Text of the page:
Jacob Riis Exhibition at the Museum of the City of New York

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I’ve been fascinated with the photography of Jacob A. Riis since I was first introduced to it as a college student. When I heard that the Museum of the City of New York was hosting an exhibition of his photographs, papers, and other items, I had to visit immediately. I’ve since been back several times, and each time I discover something different than what I’ve noticed before.

Riis was a journalist, photographer, and social reformer who lived and worked in New York City in the late nineteenth and early twentieth centuries. His black and white photography was published in contemporary newspapers and magazines, as well as in best-selling books such as How the Other Half Lives (1890). Through his photography, writing, and public speaking, Riis brought public attention to the plight of New York City’s urban poor. A visit to the exhibition is a must for those who would like to learn more about the history of the city, including immigrants and others who lived in poverty at the turn of the twentieth century. It’s also a draw for fans of vintage photography, as the exhibition contains incredible photographs.

Here are a few examples of the photographs that you will see in the exhibition. (All of Riis’s original photographs are protected by glass, of course, making it difficult to photograph the exhibit, but they will still give you a glimpse of the exhibition’s power.) This first one is titled “Five Cents a Spot,” 1889-1890. As the exhibition explains, Riis took this photograph during the raid of an illegal lodging house, where workers could pay five cents a night to sleep on the floor.

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This second one, titled “Little Susie,” 1892, documented the life of a working child. Susie completed piecework at home to help support her family. (In piecework, a worker is paid a very small amount for each completed item rather than being paid an hourly wage.) Susie and her family lived in a tenement building called Gotham Court, which lacked plumbing, ventilation, or natural light.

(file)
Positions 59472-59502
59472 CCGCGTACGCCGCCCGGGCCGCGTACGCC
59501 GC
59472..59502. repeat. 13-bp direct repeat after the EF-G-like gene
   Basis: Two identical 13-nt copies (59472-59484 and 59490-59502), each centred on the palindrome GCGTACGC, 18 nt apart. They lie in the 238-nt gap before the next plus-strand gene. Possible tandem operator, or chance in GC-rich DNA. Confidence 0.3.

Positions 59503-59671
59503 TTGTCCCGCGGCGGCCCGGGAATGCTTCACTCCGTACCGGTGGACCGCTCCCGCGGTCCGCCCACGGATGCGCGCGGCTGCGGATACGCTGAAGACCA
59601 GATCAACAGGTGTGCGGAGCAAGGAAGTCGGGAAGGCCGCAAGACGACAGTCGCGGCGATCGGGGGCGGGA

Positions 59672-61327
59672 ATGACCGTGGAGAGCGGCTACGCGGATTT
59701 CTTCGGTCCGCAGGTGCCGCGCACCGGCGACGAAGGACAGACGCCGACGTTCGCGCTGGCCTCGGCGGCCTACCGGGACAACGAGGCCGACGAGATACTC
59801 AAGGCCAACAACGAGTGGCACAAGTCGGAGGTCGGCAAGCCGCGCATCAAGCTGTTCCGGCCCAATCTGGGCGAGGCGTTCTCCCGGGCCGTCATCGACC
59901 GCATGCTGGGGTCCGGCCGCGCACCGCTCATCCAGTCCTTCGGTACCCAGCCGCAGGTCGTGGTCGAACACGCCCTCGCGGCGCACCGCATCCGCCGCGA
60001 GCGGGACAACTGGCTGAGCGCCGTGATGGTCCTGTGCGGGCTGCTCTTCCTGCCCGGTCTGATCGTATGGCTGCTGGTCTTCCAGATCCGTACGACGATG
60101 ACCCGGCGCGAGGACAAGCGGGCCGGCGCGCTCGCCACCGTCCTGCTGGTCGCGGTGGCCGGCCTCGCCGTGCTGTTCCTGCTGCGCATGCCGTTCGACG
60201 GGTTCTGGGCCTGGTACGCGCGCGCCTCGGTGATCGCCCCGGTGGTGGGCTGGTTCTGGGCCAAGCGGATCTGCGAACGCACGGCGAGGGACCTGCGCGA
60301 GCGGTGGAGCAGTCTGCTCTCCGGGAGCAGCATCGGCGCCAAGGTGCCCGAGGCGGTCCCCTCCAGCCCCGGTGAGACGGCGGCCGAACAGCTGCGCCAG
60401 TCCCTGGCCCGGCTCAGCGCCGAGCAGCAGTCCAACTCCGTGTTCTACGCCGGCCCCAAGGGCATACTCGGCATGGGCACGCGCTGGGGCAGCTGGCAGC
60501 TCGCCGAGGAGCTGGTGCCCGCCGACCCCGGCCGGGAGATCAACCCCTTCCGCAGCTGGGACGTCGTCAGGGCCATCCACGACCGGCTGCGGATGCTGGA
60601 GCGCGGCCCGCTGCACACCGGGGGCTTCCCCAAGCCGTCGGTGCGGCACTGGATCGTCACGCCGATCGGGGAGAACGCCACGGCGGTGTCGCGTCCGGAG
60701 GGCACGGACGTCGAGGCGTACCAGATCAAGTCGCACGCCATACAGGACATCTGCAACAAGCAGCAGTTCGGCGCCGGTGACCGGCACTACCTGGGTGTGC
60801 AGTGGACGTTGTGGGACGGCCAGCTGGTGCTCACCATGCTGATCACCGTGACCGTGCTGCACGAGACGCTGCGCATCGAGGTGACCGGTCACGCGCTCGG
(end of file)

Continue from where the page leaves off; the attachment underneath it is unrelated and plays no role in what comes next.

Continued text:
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This final photograph is titled “Italian Mother and Her Baby in Jersey Street,” 1888-1889. This single windowless room was the family’s entire apartment, and all of their possessions are visible as well.

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One of the things I really enjoyed was this map of Manhattan that was placed in the middle of the exhibition. The map shows where some of the photographs had been taken, allowing the visitor to compare conditions during Riis’s time with what those areas of the city look like today.

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The final part of the exhibition was also really interesting. One thing that Riis did to focus attention on the conditions of people living in poverty was public speaking engagements, where he showed lantern slide versions of his photographs. You can experience what it was like to attend one of those presentations by watching a narrated lantern slide show of the photographs yourself. I found the overall experience powerful and moving. This particular slide shows some of the nefarious “Dock Rats,” who were known for their illegal activity, including violent robberies.

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The exhibition ends on March 20, 2016, so there is only about a month to see it here in New York City before it’s over. After the exhibition leaves the Museum of the City of New York, it will be traveling to Washington, DC, and Denmark, so keep your eyes open for it if you live in or will be traveling to those locations. (Riis was an immigrant from Denmark, explaining why his work will be exhibited there.)

How can you get to the Museum of the City of New York by public transportation? To travel by subway, take the 6 train to the 103rd Street Station. You can also get there by bus – just take the M1, M3, or M4 to Madison Avenue and 104th Street, and then walk one block west to Fifth Avenue. The museum is across Fifth Avenue from the northern end of Central Park, so if you have the time after your visit to the museum, take the opportunity to explore the park as well.

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